Then there’s the potential for violence in November. After all, Trump supporters stormed the Capitol Building in an attempt to undo the last election. He’s vowed to pardon many of the January 6th rioters.

His rhetoric has ramped up as well. He’s repeatedly called his opponents “vermin” and accused certain migrants of “poisoning the blood of our country.” He just told Dr. Phil that “sometimes revenge can be justified.” He’s teased the idea of running for a third term and advocated for the “termination of all rules, regulations, and articles, even those found in the Constitution.”

“We love this guy,” Trump said of Sean Hannity in a December interview. “He says, ‘You’re not going to be a dictator, are you?’ I said: ‘No, no, no, other than day one. We’re closing the border, and we’re drilling, drilling, drilling. After that, I’m not a dictator.’”

These are usually the kinds of comments that startle gun owners. Of course, gun owners also don’t usually pick somebody who can’t legally own a gun to be their primary political proponent without so much as a debate over the decision.

Political violence isn’t a problem limited to the right either. Trump’s election could also spark a violent backlash from the far-left in the vein of the 2020 riots.

As the Reuters poll shows, Americans appear to perceive this potential danger. But they aren’t having the prototypical American reaction: arming up.

So, why is that?

There are a few potential reasons. The first is the country has reached market saturation after the gun-buying bonanza that was 2020. That would also explain why gun sales have, outside a brief period at the end of 2023, continued to slide since then. There may also be a similar effect at play from multiple previous cycles of panic buying AR-15s and other guns commonly targeted by “assault weapons” bans, such as the post-Sandy Hook rush.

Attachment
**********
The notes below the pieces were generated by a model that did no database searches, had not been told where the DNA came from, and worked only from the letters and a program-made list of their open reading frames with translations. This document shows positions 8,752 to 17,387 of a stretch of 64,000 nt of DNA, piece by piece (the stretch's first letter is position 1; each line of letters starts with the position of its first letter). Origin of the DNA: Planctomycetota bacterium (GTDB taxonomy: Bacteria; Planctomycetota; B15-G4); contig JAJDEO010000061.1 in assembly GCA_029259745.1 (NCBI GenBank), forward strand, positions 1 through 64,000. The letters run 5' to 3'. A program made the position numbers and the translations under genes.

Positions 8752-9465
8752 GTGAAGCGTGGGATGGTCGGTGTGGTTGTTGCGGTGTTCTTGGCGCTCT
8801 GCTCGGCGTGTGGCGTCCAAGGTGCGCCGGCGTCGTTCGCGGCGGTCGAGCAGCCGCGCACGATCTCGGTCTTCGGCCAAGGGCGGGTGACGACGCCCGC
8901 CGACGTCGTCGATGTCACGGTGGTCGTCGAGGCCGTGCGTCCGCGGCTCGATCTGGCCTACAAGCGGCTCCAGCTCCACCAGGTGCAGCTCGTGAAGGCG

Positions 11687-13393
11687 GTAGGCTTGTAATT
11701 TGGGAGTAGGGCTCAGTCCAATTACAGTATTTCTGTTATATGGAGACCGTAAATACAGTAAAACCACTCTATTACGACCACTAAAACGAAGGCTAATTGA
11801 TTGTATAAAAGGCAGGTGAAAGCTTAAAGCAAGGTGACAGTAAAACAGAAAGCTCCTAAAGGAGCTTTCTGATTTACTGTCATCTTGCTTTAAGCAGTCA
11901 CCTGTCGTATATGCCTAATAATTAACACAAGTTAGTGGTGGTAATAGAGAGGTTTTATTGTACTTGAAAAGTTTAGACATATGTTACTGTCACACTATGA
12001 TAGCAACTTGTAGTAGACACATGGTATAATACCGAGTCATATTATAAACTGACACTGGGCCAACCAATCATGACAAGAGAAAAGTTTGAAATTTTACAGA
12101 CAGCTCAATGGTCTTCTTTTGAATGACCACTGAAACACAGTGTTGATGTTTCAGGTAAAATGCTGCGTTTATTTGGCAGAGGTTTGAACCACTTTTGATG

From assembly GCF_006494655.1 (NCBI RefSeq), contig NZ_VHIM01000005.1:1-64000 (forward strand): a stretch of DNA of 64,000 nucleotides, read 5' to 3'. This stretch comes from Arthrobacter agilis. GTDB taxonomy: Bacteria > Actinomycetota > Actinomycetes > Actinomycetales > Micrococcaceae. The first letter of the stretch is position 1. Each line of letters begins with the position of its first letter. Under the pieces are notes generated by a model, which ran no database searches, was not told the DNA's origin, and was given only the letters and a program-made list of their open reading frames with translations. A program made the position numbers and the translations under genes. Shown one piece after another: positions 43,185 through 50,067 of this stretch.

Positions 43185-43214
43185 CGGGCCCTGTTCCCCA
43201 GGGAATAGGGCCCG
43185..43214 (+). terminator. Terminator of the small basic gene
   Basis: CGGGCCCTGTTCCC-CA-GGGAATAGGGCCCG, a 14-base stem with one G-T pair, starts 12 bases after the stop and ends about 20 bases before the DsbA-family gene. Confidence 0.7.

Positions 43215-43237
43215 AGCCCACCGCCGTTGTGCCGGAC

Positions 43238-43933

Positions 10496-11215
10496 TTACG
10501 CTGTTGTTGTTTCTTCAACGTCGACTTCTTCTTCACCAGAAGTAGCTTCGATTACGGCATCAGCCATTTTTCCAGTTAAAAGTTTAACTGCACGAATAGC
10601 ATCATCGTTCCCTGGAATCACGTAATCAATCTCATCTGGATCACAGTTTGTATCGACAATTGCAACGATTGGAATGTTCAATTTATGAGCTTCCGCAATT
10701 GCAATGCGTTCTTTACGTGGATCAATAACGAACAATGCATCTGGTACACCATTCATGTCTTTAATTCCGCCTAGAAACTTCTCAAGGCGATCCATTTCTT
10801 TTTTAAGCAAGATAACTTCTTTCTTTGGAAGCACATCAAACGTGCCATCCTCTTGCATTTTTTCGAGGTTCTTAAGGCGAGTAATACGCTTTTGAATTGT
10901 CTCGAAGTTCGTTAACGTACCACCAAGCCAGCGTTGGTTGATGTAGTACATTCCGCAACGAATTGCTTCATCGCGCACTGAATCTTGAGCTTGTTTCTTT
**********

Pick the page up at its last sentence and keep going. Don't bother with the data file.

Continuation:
Then there’s the question of how closely Americans are even watching this election. The public is not happy to be faced with a 2020 rematch. A Pew survey from April found about half of Americans would replace both Trump and Biden if given the chance. Traffic to news sites and TV ratings are down significantly from 2020. People haven’t been as engaged through the beginning of the campaign season and may not be paying attention to the factors that typically surge gun buying.

Lastly, most Americans may just be making a calculation that everything going on is less of a threat than pundits or politicos are making out. Gun owners may be confident the expanded view of Second Amendment protections articulated by the Supreme Court in 2022’s New York State Rifle and Pistol Association v. Bruen will foil any attempt to ban the sale of popular firearms. They may not take Trump’s rhetoric literally or seriously and expect his election won’t lead to unrest or abuses of authority. He has a well-established history of saying outrageous things, and it’s not always easy to tell which ones he means in jest.

Whatever the reason, Americans might say they’re worried about chaos in this year’s election, but they aren’t arming up like they mean it. Since gun sales have often served as a kind of chaos meter, many that’s a good sign. Perhaps we aren’t as close to the brink as it sometimes seems?


That’s it for now.

I’ll talk to you all again soon.

Thanks,
Stephen Gutowski
Founder
The Reload